Machado helped the Orioles make the playoffs for the first time in 15 years, and a year later, it's impossible to have a "Best Player in Baseball" conversation without including him.
That's why the Orioles are hopeful that Gausman, the fourth overall pick in last June's First-Year Player Draft and the Orioles' No. 2 prospect, according to MLB.com, can help. After just 13 Minor League starts, he'll get the ball Thursday in Toronto. With the organization's other prized prospect, Dylan Bundy, injured, Gausman is the club's best prospect.
Gausman has a big arm and has not looked overwhelmed at any point. In eight starts for Double-A Bowie, he's 2-4 with a 3.11 ERA. He has allowed a lot of hits -- 44 in 46 1/3 innings -- but he has shown command and dazzling stuff with five walks and 49 strikeouts.
He showed plenty of poise, too, in Spring Training. In fact, he looked ready for the Major Leagues then, too. There was some thought that the only reason Gausman didn't make the team in Spring Training was that the Orioles wanted to conserve Gausman's innings and have him available for the pennant run.
If it all works out, that'll make for a nice story, but it's probably not the case. The Orioles are making the move now because of a combination of injuries and poor performances.
They're 24-21 in the American League East, probably baseball's most competitive division. They believe they can win it. They know they might finish last, too. That's how close the five teams are.
Gausman is getting this chance, because he flat-out earned it on the mound. That's how the Orioles operated last summer, too.
When the Orioles cut players during Spring Training, manager Buck Showalter looked each of them in the eye and said almost the same thing.
"Be ready," Showalter told them.
He didn't need to say another word.
"We've got some credibility in this area," he said.
The Orioles used 52 players last season, including a dozen starting pitchers. Eighteen pitchers got at least one victory.
The Orioles weren't burdened by big contracts or seniority. If a guy pitched badly on Tuesday, he might be gone Wednesday.
Norfolk Triple-A manager Ron Johnson became accustomed to 2 a.m. phone calls.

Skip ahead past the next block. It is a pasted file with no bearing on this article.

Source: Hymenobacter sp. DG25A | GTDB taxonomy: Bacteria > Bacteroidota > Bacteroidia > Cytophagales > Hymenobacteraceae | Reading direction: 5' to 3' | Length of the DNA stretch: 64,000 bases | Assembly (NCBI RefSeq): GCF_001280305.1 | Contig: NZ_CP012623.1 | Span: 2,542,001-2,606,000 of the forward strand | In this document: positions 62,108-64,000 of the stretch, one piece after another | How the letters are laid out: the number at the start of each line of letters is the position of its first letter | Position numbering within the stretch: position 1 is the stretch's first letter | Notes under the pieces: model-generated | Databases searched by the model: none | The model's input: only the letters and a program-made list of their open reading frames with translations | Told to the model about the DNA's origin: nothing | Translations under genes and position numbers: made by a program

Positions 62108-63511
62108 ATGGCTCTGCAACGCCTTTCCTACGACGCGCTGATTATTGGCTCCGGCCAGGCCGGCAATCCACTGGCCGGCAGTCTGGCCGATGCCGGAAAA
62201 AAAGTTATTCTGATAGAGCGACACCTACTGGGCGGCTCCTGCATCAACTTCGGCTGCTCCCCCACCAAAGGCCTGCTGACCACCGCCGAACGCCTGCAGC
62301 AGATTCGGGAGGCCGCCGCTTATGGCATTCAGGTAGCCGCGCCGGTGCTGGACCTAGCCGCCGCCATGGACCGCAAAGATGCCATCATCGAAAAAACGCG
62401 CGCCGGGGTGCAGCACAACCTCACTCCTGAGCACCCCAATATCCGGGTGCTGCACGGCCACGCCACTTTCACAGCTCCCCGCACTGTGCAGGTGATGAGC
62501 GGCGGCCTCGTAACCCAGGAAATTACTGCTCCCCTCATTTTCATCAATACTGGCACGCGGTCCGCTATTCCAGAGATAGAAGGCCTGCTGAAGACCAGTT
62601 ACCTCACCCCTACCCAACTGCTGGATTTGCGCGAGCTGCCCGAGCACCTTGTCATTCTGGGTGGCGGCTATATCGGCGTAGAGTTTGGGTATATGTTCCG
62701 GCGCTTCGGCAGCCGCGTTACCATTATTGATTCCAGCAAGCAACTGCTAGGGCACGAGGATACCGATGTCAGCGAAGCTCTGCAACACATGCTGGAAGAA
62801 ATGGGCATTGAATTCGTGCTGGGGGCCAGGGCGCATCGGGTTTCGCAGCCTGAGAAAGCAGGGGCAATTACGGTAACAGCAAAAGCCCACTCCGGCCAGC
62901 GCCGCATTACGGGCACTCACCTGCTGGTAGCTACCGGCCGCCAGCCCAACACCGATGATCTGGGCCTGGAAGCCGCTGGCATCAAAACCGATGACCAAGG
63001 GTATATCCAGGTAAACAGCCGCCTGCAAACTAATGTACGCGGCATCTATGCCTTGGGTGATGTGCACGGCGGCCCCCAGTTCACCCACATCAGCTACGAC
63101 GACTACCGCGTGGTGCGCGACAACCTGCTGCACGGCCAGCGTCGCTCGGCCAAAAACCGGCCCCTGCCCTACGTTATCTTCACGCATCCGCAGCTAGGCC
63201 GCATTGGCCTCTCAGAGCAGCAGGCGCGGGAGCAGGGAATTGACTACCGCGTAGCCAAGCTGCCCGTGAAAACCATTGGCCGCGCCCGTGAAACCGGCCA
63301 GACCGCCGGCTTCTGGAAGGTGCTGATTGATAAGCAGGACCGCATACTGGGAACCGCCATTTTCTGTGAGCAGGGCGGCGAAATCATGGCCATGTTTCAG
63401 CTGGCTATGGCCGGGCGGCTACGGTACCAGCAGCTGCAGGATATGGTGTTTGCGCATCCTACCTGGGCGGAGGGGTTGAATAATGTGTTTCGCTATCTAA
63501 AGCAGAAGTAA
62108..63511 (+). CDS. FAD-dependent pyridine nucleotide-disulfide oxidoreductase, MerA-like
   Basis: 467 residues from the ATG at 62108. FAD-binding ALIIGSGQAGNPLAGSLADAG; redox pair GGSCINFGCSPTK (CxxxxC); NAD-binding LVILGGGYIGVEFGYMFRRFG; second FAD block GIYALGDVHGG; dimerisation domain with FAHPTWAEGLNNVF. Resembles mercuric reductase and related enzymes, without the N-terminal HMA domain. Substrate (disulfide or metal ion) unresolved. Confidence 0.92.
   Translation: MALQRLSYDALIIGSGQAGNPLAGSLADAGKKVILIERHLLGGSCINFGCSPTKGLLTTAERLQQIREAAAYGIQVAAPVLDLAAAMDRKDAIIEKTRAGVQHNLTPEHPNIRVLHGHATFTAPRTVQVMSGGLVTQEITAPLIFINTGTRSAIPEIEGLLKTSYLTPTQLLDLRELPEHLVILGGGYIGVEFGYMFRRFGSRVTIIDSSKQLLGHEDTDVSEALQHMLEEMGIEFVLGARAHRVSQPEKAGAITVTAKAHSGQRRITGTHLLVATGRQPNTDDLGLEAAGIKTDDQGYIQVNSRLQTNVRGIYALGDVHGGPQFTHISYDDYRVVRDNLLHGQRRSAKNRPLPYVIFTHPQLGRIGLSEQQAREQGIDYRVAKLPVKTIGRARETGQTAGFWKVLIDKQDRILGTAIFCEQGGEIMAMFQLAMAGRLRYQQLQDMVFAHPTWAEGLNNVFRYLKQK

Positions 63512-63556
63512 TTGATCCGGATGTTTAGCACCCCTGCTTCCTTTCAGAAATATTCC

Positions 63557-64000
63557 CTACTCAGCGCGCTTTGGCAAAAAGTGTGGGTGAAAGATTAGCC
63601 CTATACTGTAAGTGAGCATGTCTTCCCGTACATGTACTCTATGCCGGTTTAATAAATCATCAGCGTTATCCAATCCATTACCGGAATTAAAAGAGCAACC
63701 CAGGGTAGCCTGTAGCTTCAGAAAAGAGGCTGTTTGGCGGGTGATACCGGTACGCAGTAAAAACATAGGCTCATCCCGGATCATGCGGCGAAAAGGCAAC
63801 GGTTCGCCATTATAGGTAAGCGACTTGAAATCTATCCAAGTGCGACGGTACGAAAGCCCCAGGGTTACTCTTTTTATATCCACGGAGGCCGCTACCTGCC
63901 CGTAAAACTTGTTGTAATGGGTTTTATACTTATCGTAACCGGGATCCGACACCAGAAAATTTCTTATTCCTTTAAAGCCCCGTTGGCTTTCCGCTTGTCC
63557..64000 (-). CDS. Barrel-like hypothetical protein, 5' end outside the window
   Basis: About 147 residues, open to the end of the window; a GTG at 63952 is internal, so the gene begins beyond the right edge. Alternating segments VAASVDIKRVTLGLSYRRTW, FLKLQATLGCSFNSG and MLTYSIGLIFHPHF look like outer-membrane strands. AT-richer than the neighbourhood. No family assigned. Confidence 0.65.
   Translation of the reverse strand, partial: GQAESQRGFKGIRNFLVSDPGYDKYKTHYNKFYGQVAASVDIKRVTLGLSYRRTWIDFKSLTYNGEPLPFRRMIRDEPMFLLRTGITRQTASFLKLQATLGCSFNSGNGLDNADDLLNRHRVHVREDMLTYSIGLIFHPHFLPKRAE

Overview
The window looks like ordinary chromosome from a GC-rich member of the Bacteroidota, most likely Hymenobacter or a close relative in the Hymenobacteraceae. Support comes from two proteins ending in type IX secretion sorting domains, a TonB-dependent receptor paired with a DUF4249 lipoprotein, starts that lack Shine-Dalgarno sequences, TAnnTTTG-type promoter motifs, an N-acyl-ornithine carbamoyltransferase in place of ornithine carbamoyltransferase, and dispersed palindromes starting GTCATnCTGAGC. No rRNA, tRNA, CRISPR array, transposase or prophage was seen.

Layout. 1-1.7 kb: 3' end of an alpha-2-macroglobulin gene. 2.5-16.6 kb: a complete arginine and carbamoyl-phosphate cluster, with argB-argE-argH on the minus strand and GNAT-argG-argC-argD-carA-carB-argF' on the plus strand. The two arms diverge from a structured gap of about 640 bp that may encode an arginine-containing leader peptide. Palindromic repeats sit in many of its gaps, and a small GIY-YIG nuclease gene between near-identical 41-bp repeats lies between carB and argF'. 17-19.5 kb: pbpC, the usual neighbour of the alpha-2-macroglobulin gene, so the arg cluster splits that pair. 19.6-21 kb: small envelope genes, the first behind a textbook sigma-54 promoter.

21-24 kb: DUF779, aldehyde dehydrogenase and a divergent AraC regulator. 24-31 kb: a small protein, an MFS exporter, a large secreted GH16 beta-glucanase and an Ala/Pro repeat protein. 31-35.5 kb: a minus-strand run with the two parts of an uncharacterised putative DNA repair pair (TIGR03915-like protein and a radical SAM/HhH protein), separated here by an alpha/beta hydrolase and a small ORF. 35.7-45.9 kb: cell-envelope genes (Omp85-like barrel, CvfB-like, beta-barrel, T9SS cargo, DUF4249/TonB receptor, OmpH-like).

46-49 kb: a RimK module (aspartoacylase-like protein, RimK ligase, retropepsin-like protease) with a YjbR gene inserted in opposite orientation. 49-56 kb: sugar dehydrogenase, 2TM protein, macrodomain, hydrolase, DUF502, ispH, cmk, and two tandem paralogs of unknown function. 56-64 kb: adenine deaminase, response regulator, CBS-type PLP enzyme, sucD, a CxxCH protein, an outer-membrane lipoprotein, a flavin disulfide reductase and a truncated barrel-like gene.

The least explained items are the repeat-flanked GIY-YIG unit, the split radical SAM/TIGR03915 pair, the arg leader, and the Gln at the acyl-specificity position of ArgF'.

"Yes, Buck?" he would say.
"Who ya got?" Showalter would answer.
There was something refreshing about this way of doing business. Every player knew he had to perform to keep his job.
"Isn't that how it used to be?" Showalter asked.
Also, every kid in the Minor Leagues -- OK, some of them weren't kids -- knew they were auditioning, not for 29 other teams, but for their parent club.
The Orioles kept finding magic from unexpected places. Released players contributed. Kids contributed. When Baltimore went to the playoffs for the first time in 15 years, it was a victory for the entire organization.
Dan Duquette, the executive vice president of baseball operations, did brilliant work tweaking the rotation. Showalter made it all work. So here we are again. The Orioles have already used 37 players, including 10 starting pitchers.
Their starters haven't been very good. They're 11th in the American League in ERA (4.79) and 11th in innings (255 2/3). Jair Jurrjens didn't work out. Wei-Yin Chen is hurt. Once more, Showalter is going almost series by series with his rotation.
Orioles fans have been anticipating this day since Gausman was drafted. They saw a day -- they thought it might be 2013 -- when Gausman and Machado would anchor the rotation and lead the Birds back to the World Series.
Looking at them from one angle, they're good enough. Machado has emerged faster than almost anyone thought. Adam Jones, Matt Wieters, etc., are among the most solid players at their position.
They're still loaded with great pitching arms, but so far, it hasn't translated into Major League success. Gausman looks like a guy with top-of-the-rotation stuff. And he probably figured he wouldn't have to wait long to get a chance to show it off.